Previously we discussed “sludge” in fuel oil tanks and the reasons that it occurs. Now we will discuss options to reduce or remove this sludge.
Since we know that the sludge can occur due to the growth of microorganisms at the water fuel interface in the tank, the first thing to do is eliminate the water in the tank. It can be removed by draining off or pumping out the water depending on the quantity involved. One should also determine the source of water ingress, be it from a loose fill cap or leaking tank fitting. A common source of the water in above ground tanks is the natural “breathing” of the tank during temperature changes which allows moisture laden air to enter the tank then condense on the inside walls of the tank. Over time, this water accumulates in the bottom of the tank. Keeping your tank close to full over the non-heating season helps prevent this condensation.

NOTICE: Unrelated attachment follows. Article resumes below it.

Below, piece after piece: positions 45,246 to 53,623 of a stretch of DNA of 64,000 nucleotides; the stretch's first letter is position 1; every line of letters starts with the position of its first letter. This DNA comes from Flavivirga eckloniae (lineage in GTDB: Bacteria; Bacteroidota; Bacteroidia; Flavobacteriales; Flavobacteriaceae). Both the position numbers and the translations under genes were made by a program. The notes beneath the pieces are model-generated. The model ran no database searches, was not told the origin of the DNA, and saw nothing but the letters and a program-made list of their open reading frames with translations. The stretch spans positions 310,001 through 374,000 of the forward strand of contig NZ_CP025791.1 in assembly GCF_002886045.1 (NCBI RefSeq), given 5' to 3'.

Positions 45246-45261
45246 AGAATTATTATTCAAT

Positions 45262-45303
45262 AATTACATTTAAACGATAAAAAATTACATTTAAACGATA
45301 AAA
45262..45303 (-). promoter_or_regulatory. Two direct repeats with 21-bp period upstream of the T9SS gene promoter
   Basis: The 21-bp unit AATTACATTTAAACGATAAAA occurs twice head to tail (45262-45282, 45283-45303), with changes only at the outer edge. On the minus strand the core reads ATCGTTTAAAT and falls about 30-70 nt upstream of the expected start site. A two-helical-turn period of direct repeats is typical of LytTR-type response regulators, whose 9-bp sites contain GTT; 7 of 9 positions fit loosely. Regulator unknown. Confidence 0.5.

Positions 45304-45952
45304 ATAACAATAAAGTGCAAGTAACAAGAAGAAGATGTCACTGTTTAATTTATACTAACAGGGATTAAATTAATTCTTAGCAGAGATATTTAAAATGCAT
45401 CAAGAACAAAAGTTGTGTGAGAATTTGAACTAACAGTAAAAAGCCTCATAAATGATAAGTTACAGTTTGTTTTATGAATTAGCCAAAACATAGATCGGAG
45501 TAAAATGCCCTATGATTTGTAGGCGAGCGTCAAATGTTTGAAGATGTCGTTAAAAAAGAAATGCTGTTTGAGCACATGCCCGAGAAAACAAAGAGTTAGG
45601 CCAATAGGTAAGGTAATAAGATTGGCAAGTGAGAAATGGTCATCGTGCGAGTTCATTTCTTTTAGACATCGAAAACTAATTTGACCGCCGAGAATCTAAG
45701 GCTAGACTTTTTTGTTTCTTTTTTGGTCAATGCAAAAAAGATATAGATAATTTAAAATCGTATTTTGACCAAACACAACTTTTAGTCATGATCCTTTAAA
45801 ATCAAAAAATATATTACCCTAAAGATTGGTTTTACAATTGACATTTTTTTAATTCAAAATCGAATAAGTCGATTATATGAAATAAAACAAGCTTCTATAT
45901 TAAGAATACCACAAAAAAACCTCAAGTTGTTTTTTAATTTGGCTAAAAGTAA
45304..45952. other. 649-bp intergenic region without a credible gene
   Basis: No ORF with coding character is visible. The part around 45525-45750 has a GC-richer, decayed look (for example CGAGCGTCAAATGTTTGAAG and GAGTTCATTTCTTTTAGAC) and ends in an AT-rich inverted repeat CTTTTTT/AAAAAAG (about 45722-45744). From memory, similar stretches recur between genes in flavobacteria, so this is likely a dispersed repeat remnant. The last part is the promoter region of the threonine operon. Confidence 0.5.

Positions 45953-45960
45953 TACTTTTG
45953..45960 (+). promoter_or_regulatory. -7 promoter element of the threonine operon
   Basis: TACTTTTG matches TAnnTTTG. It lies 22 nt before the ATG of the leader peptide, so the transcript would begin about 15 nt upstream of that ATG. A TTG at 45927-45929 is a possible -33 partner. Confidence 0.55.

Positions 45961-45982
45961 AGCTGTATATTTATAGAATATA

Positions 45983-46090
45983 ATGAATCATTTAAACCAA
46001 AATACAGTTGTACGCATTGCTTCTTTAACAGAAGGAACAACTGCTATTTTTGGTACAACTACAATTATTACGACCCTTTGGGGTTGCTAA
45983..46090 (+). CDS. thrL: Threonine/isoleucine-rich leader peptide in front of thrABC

Another option to reduce sludge is the use of a product additive (such as “Sludge Be Gone”) that breaks up this sludge so that it can be dispersed and burned along with the fuel oil. It is a good option if you have addressed the problem of water and want to further address the sludge problem with preventative action.
In cases of serious sludge formation, it may be necessary to have the oil in the tank filtered to remove the sludge and then the oil is returned to the tank in a “cleaned” condition. This is normally a course of last resort when other methods will not address the problem.
In summary, it is likely that one is unable to prevent any sludge from forming in a fuel oil tank but with regular furnace tune-ups and filter changes, preventing water from entering the tank and periodic treatment with a product such as “Sludge Be Gone”, a homeowner can continue to have trouble free heating from the fuel in their tank.